T2B20: Iran on my mind
|Rajesh Kasturirangan||Nov 29, 2020|
In round two of the quick updates genre, the big transition news from yesterday was the assassination of Mohsen Fakhrizadeh, the Iranian nuclear scientist who was supposedly the head of their covert nuclear (pronounced nucular in a Dubya accent) weapons program. Rumor is the hit was done by Mossad and I would be very surprised if it didn’t have Trump’s direct approval.
Fakhrizadeh’s assassination is the third targeted killing this year:
Qassem Suleimani killed in a drone attack on Jan 3rd.
The number 2 in Al-Qaeda - Abu Muhammad al-Masri - gunned down on the streets of Tehran by two assassins on a motorcycle on Aug. 7 - by Israel but on US order. Interesting that a Salafi Al-Qaeda member was hiding in Shia Iran in the first place. Another interesting tidbit - al-Masri was once a professional football (soccer) player. Bin-Laden was also in a football team and a major football fan - there’s a football theory of terrorism that needs further exploration, i.e., sports, meals and intermarriage are often used as methods for building solidarity, not just by armed groups.
Mohsen Fakhrizadeh this week.
Targeted killings are - of course - illegal under international law, but who cares about international law? Are they a good thing or a bad thing? Here’s a thought:
Assassinations are better than war
It’s because assassinations directly target the decision makers without endangering the populace as a whole. It’s a tough choice but I would choose assassinations over ‘bomb, bomb, bomb Iran.’ Of course, that depends on being able to get access to their targets, which the US and Israel seem to have accomplished. If I were an Iranian leader, I would be way more upset about the compromised nature of my own security apparatus - not that they will ever say that in public. Israel/US have penetrated deep into the Iranian system and no one’s safe, even at the very highest levels.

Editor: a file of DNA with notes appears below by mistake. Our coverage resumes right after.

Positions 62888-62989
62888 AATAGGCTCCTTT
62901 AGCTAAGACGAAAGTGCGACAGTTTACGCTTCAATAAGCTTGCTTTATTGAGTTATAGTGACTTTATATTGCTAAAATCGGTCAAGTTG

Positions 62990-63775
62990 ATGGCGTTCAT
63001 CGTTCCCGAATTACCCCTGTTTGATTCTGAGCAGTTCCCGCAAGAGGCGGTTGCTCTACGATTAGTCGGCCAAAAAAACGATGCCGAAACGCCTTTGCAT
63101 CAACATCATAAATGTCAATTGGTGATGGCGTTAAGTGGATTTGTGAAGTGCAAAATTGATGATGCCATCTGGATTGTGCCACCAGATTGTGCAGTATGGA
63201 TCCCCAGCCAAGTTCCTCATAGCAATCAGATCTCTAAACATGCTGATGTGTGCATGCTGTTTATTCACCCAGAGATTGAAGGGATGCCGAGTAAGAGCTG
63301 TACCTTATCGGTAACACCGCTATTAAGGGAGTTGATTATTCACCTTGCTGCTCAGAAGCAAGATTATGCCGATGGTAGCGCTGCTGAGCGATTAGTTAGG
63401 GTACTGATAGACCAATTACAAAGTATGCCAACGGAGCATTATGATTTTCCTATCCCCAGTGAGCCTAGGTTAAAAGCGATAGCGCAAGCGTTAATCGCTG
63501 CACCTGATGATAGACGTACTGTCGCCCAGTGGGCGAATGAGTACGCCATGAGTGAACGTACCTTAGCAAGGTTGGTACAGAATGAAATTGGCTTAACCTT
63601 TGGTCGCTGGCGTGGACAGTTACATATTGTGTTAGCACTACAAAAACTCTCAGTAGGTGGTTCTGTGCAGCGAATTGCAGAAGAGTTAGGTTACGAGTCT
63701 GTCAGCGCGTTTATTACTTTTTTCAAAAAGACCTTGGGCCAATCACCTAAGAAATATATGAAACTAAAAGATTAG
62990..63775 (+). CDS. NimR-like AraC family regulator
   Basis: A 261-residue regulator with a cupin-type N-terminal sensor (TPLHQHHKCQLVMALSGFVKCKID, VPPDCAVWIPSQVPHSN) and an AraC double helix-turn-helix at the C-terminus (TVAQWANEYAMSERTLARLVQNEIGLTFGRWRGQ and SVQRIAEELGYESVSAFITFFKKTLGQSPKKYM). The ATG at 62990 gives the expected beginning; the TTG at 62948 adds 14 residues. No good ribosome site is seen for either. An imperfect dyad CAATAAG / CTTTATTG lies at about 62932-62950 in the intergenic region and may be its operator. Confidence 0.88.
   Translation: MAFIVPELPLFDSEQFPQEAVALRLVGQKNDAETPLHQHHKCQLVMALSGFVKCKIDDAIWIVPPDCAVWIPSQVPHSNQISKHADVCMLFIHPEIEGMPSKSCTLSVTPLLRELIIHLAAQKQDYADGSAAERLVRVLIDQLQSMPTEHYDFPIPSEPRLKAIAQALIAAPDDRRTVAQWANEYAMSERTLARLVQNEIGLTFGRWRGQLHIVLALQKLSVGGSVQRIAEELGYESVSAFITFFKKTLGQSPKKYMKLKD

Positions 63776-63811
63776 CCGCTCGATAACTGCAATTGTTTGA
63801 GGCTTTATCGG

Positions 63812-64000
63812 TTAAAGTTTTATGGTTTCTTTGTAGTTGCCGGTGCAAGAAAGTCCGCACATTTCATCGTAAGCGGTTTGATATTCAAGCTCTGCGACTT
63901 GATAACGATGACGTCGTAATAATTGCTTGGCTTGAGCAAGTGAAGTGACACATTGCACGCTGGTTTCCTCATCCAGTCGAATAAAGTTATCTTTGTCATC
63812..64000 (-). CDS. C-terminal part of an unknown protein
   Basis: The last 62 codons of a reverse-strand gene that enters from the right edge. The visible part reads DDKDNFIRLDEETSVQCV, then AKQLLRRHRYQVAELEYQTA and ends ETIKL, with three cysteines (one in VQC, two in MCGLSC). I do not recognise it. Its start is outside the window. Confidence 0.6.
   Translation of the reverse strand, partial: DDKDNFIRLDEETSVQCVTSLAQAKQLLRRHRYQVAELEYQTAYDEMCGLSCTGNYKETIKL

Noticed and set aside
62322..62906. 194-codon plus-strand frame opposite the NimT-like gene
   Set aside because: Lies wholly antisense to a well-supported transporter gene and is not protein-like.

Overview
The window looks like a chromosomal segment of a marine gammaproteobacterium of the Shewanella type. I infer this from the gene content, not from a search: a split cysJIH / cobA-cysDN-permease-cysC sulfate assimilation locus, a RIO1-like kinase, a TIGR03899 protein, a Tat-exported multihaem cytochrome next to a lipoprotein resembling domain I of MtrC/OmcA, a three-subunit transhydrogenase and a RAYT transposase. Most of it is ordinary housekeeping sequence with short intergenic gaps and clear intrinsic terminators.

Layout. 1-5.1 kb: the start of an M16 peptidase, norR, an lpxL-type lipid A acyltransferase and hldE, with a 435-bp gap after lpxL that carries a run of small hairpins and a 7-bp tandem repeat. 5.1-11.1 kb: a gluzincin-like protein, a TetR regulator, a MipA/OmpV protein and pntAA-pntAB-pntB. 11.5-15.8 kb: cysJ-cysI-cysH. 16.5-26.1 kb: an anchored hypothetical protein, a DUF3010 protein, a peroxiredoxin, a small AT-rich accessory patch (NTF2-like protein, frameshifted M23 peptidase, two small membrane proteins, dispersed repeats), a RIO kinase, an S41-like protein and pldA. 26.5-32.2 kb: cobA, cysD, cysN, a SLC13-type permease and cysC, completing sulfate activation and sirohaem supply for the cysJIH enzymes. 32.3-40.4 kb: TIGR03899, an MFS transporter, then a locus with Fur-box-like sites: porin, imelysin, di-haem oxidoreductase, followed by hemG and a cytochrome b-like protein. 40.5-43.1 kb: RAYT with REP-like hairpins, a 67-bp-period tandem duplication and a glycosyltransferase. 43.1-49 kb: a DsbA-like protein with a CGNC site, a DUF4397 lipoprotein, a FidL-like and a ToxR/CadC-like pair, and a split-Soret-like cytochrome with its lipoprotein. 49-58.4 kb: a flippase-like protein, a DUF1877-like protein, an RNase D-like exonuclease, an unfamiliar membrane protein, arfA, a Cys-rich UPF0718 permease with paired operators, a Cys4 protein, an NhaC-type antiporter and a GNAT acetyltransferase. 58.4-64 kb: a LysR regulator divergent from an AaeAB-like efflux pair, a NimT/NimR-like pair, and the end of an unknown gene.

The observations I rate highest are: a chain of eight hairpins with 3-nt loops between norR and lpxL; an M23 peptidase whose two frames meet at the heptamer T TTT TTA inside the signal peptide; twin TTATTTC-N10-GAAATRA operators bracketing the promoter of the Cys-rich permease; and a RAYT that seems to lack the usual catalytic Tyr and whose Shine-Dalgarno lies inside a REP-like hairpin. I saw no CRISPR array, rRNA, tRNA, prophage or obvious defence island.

But some American officials argued that Mr. Fakhrizadeh’s death, the latest in a string of such killings of Iran’s top nuclear scientists that date back a dozen years, amplifies the chilling message to the country’s other top scientists working on that program: If the well-guarded head cannot be protected, neither can anyone else.
I predict targeted killings will be a growth industry. Drone and other surveillance and assassination technologies have come far enough that it’s possible to go after specific individuals. At some point in the near future we might reach an assassination version of the infamous MAD (mutually assured destruction) doctrine that the US and the Soviets had in the era of nuclear weapons.
The noise on the street is about what this assassination will do to the Iran deal, that it might make it harder for Biden to bring the Iranians to the table, since their hardliners will want revenge. The assassination is one of many foreign policy ‘parting shots’ from Trump’s administration. From the NYT:
During the past four years Mr. Trump has not spent much time thinking about policy, but he has shown a penchant for striking back at his adversaries. And with his encouragement, top officials are racing against the clock to withdraw troops from Afghanistan, secure oil drilling leases in Alaska, punish China, carry out executions and thwart any plans Mr. Biden might have to reestablish the Iran nuclear deal.
I have a nonlinear theory that Biden will turn Trump’s moves to his advantage: since he can accurately portray the Republicans as mad dogs who will assassinate/sanction/bomb all opposition, Biden might be able to bring the Chinese and the Iranians to the negotiating table if he plays his cards right.
The future, as always, is very hard to predict